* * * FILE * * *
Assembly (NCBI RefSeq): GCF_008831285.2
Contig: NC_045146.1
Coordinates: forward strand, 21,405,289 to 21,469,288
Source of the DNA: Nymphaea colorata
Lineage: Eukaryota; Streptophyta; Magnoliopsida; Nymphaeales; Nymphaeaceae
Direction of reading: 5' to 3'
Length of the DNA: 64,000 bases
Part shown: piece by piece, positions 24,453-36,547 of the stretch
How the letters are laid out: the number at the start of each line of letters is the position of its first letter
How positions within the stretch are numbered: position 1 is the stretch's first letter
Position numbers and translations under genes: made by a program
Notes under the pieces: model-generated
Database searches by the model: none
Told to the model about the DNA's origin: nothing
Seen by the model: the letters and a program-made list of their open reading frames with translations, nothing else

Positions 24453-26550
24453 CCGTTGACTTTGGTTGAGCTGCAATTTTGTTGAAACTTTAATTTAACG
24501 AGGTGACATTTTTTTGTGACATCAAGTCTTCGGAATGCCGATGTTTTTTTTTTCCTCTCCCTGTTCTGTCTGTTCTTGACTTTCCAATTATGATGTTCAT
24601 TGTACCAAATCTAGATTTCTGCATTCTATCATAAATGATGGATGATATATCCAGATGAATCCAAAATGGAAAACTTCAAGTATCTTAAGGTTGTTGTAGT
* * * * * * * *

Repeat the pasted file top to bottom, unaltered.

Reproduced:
Assembly (NCBI RefSeq): GCF_008831285.2
Contig: NC_045146.1
Coordinates: forward strand, 21,405,289 to 21,469,288
Source of the DNA: Nymphaea colorata
Lineage: Eukaryota; Streptophyta; Magnoliopsida; Nymphaeales; Nymphaeaceae
Direction of reading: 5' to 3'
Length of the DNA: 64,000 bases
Part shown: piece by piece, positions 24,453-36,547 of the stretch
How the letters are laid out: the number at the start of each line of letters is the position of its first letter
How positions within the stretch are numbered: position 1 is the stretch's first letter
Position numbers and translations under genes: made by a program
Notes under the pieces: model-generated
Database searches by the model: none
Told to the model about the DNA's origin: nothing
Seen by the model: the letters and a program-made list of their open reading frames with translations, nothing else

Positions 24453-26550
24453 CCGTTGACTTTGGTTGAGCTGCAATTTTGTTGAAACTTTAATTTAACG
24501 AGGTGACATTTTTTTGTGACATCAAGTCTTCGGAATGCCGATGTTTTTTTTTTCCTCTCCCTGTTCTGTCTGTTCTTGACTTTCCAATTATGATGTTCAT
24601 TGTACCAAATCTAGATTTCTGCATTCTATCATAAATGATGGATGATATATCCAGATGAATCCAAAATGGAAAACTTCAAGTATCTTAAGGTTGTTGTAGT